Photography

This article is brought to you by the International League of Conservation Photographers (iLCP). Read our other articles on the National Geographic Voices blog featuring the work of our iLCP Fellow Photographers all around the world. Text and Photos by iLCP Fellow Krista Schlyer   On a late January afternoon the Santa Ana National Wildlife Refuge trails are quiet,...

From Jan. 9 – 12, the National Geographic Society welcomed renowned photographers for its annual Photography Seminar. The theme of this year’s seminar, “Photography for Change,” reflects the vital contributions photographers have made to National Geographic for almost 130 years as well as the increasingly critical role photography is playing in driving awareness, engagement and progress. Today, there are so many challenges facing our planet, from overpopulation and abuse of our natural resources, to rising geopolitical tensions and poverty. In an age of noise, distraction and speed, photography has an unparalleled ability to command our focus and attention and deliver clarity and truth that cannot be questioned, spun or ignored. Photography cuts through geographic, cultural and political barriers and unites people by creating a universal language of beauty, wonder, sorrow, and joy.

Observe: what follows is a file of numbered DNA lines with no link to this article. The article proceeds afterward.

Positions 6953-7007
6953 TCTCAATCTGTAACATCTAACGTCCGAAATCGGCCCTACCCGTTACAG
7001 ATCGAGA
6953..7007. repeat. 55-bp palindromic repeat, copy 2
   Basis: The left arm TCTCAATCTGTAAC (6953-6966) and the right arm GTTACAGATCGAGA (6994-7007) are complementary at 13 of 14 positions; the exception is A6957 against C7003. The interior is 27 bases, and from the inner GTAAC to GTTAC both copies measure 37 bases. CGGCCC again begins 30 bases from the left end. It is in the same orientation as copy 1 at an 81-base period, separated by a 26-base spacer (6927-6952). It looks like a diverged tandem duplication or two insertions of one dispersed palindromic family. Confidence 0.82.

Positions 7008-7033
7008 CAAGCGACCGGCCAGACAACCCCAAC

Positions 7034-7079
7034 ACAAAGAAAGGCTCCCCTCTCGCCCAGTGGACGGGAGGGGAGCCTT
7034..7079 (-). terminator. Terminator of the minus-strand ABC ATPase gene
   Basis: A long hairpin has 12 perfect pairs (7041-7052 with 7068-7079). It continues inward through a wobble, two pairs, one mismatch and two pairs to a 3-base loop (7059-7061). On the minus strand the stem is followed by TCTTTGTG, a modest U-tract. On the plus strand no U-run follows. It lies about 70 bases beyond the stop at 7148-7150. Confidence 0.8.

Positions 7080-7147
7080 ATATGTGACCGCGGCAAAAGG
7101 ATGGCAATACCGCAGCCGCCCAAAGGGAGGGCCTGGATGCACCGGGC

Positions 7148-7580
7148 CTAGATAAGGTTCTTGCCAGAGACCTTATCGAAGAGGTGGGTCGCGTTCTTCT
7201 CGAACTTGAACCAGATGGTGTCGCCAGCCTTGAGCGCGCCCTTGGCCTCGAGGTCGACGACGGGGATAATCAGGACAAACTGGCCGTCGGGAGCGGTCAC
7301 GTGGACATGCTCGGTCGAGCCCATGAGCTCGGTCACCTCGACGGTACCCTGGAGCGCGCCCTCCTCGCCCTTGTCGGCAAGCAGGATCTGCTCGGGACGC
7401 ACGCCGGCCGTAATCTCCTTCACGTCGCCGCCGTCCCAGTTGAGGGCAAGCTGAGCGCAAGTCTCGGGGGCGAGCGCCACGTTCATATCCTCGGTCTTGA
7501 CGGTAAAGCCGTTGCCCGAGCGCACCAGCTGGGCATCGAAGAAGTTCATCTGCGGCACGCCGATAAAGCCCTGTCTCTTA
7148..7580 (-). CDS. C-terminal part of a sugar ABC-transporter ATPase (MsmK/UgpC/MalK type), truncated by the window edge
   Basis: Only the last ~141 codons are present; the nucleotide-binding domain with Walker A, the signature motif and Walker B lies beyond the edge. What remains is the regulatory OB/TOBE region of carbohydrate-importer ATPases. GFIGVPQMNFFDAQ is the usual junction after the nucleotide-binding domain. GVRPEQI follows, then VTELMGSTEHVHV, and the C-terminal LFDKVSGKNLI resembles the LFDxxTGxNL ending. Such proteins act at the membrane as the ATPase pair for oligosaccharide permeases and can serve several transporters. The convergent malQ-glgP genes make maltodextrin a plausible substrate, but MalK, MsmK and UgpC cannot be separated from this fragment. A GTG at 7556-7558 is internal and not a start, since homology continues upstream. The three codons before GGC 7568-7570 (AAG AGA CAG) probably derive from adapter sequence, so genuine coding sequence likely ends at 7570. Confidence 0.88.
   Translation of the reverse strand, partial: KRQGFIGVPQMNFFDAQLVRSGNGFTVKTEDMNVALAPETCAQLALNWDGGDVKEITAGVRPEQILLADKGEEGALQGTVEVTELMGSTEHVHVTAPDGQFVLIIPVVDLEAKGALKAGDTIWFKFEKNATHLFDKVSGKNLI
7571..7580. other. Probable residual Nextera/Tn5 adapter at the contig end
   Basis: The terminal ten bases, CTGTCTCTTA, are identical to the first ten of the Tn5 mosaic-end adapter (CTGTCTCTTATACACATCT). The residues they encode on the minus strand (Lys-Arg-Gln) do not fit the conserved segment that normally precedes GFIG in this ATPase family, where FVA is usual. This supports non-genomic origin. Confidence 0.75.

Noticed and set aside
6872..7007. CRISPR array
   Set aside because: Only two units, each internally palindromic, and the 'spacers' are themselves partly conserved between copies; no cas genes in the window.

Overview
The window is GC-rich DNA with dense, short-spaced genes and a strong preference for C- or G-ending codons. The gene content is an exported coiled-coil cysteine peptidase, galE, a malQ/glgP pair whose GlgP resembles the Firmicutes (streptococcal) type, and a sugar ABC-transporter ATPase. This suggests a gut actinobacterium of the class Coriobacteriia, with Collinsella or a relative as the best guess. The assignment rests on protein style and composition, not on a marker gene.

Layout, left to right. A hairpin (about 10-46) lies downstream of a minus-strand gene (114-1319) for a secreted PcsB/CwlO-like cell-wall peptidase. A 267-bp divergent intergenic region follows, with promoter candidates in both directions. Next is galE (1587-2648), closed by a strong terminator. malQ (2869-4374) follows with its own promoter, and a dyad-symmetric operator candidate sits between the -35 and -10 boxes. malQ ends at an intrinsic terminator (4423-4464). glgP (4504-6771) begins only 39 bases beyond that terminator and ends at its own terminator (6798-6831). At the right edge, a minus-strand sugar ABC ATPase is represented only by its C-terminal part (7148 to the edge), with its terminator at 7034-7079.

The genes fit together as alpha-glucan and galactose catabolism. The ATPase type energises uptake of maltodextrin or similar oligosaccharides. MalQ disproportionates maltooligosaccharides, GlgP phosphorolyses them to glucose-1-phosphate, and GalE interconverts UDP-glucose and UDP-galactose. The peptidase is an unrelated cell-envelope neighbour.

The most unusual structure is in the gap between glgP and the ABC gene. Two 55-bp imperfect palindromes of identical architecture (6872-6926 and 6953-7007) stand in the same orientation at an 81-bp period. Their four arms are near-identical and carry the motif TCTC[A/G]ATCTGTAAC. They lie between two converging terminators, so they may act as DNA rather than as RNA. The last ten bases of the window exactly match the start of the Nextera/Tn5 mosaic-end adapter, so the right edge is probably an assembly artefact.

Photography shows us the infinite scale of our planet and universe. At the same time, it is profoundly personal, capturing human emotion in all its rawness and intimacy.

Photography provokes thought, changes perceptions, and evokes compassion.

And, perhaps most importantly, photography makes people take action.

Throughout the week, acclaimed National Geographic photographers including Michael “Nick” Nichols, David Doubilet, Maggie Steber, Ed Kashi, Paul Nicklen and Cristina Mittermeier filled the halls of National Geographic, sharing the power of photography to inspire meaningful action, empower new conservation movements, and make a measurable impact on our planet. These are a few of our favorite images from this powerful week.

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As a child, the idea of finding a long-lost dinosaur was my greatest fantasy. As I grew older and learned more about our amazing biodiversity, the idea of rediscovering a more recently lost species took over. While stumbling across a thylacine or dodo in my home nation of South Africa was unlikely, I was lucky...

  For the first time ever, you’re invited join a live streaming event at National Geographic’s annual Photography Seminar, at 11:45 a.m. and 4:15 p.m., ET, Thursday, Jan. 11, streaming through Facebook Live or Livestream. The Photography Seminar has been going on since 1967, when a group of photographers gathered in a small office at...

Above: A portrait of a Sunda clouded leopard (Photo by Max Allen)   Sunda clouded leopards (Neofelis diardi) are part of the Panthera lineage of felids that includes African lions (Panthera leo), tigers (Panthera tigris), and jaguars (Panthera onca). These are among the most charismatic wildlife species, but Sunda clouded leopards are the least understood...